American Jewry

Transcending the European Experience?

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Christian Wies, Cornelia Wilhelm
  • New York, NY: 
    Bloomsbury Academic
    , November
     392 pages.
     For other formats: Link to Publisher's Website.


Many scholars of American Jewish history have recently reconsidered the field’s historic investment in depicting America as exceptional in the modern Jewish experience. However nascent, the academic trend of late has sought to nuance American Jewry’s multifaceted and complex transnational connections, both contemporary and historic, as well as renew its search for what is in fact distinctive about the American context and the American Jewish experience. The edited volume American Jewry: Transcending the European Experience? participates in the academic conversation from a different angle. In the collection’s introduction, Christian Wiese frames the volume as focused on “the way American Jews perceived the history, challenges, and legacy of their European experience” (8, emphasis mine). Indeed, Europe loomed large in the way that many American Jews embraced the Old World past, deviated from it, and negotiated “their self-understanding as Americans and Jews” in a different context (8, emphasis Wiese’s). As a whole, the chapters indicate that it is almost impossible to talk about American Jewish history without accounting for its transnational connections, especially its connections to Europe.

In part 1, “Colonial Identities: The Early Modern Period,” Judah M. Cohen follows the lives of Jewish merchants who moved between colonies in the Caribbean and regularly traveled back to the European continent, often returning to the Caribbean again. His chapter especially challenges the idea that Jews arrived in North America directly from Europe rather than from colonies south of North America. Cohen persuasively shows that movement was crucial to Jewish merchants, proving that in the midst of their business ventures they navigated shifting colonial contexts. In such contexts, Jews were offered religious freedom at least some of the time, but these freedoms were heavily based on economic motives, not benevolence. Similarly, Laura Arnold Leibman’s archaeological approach argues that the placement of mikva’ot (ritual baths, especially for female purity) was central to Jewish colonial urban planning in the South American and Caribbean contexts. The construction of colonial mikva’ot mirrored the “Enlightenment-inflected religious discourse of redemption and medicinal ‘water cures,’” in Europe (65). These mikva’ot thus offered Jewish women a privileged social and spiritual place in the colonial context, unlike that of the wider colonial female populace. Despite a third essay by Eli Faber, this section is unfortunately much smaller than the others.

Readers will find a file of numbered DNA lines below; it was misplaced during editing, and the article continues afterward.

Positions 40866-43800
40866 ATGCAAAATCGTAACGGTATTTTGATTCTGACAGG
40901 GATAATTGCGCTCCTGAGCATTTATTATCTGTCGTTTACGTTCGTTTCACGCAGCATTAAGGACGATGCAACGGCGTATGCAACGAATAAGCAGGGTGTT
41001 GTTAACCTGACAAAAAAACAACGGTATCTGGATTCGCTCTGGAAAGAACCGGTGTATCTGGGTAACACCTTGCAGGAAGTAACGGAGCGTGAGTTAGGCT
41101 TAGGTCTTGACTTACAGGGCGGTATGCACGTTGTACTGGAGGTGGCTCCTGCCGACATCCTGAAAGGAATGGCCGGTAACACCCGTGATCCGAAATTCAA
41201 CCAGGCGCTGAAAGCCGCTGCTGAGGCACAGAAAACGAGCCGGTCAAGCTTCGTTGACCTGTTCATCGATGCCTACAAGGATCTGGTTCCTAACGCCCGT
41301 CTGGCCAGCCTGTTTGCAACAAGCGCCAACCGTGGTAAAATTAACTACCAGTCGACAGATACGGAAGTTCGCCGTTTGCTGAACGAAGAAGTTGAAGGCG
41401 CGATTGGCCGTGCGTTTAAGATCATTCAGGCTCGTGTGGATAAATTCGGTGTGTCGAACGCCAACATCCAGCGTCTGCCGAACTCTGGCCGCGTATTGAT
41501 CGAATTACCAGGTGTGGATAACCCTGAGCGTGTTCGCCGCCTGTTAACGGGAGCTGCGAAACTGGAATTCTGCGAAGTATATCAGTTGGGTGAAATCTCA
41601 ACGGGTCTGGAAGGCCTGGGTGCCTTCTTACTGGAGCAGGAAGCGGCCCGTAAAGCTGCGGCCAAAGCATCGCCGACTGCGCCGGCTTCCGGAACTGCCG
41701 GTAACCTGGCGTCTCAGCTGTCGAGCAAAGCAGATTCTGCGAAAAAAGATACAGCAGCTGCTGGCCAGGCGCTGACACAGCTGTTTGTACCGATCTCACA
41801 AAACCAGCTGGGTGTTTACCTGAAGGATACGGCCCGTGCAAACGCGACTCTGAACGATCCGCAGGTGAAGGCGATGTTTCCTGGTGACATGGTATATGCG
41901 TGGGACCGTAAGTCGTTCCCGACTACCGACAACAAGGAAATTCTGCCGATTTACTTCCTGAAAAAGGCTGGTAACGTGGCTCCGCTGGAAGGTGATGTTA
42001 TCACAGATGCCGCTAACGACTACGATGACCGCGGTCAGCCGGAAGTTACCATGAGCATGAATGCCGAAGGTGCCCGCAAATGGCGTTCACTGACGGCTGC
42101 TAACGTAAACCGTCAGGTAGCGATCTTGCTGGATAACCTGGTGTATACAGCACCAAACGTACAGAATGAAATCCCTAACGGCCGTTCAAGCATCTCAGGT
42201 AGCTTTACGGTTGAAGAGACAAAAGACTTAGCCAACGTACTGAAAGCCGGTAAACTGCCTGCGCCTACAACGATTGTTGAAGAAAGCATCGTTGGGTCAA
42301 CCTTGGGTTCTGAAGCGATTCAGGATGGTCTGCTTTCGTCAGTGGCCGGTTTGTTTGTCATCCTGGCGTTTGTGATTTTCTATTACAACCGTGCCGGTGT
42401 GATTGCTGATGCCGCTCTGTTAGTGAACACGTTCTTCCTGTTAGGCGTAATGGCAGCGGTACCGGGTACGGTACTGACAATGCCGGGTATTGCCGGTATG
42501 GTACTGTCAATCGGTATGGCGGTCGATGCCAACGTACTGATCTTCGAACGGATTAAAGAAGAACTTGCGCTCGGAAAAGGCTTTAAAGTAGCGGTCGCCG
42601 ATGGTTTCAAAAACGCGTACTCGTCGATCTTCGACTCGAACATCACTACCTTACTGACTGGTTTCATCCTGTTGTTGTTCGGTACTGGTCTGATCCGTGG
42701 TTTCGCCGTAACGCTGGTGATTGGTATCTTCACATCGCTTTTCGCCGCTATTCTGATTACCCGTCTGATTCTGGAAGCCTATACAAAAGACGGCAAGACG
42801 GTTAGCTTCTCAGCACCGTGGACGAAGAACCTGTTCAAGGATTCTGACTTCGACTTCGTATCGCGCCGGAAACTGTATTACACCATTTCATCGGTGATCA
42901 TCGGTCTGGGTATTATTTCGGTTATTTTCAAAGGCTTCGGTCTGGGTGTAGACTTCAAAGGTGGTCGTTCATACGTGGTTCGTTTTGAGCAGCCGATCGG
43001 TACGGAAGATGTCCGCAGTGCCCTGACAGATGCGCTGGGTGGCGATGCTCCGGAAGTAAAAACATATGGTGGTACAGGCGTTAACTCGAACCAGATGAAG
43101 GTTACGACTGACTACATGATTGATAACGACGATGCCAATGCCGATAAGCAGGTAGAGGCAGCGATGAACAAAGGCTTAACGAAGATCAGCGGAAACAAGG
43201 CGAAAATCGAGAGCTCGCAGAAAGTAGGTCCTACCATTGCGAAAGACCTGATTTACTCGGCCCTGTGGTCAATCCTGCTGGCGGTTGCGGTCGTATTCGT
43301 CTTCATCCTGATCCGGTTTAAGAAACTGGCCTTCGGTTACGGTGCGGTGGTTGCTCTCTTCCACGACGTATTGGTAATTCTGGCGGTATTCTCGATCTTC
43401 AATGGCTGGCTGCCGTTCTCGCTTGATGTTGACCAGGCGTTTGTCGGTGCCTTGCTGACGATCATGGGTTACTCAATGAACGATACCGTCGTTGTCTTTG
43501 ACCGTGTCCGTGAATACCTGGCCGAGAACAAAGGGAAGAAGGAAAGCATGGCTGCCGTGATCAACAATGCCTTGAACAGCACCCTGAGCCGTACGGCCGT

The chapters in part 2, “Finding a ‘New Zion’ in America’s Civic Culture?” compare the American context with the Central European context, addressing the various ways that German-speaking Jews from Europe adapted to American life in light of the European legacy. Two essays helpfully illustrate where American Reform Judaism distanced itself from German Reform Judaism. Christian Wiese highlights a transatlantic dispute that emerged after the American Reform rabbis’ Philadelphia Conference in 1869. The dispute—largely an argument over American Reform Judaism’s radical reforms—took place between David Einhorn, a Bavarian-born rabbi serving in America, and Abraham Geiger, the founding father of German Reform who remained in Europe. The controversy set a tone for American Reform rabbis going forward: they felt caught between their appreciation of German Jewish cultural heritage and a desire to move beyond the German model of Reform Judaism. Similarly, Karla Goldman contextualizes the more radical American Reform approach to women’s roles in synagogue life, over and above that of their German counterparts. Jewish women’s expanding public roles in American synagogue life reflected the American Protestant context, where churches and other religious organizations remained vital to female religiosity. By contrast, the secularizing German social context continued to place female religiosity largely in the domestic sphere. Thus in both societies women were “ultimately more attuned to the expectations of the society in which they lived” (166) than they were to any unified Reform strategy. An excellent chapter by Yaakov Ariel on Jewish-Christian interfaith dialogue further adds to the conversation on religion.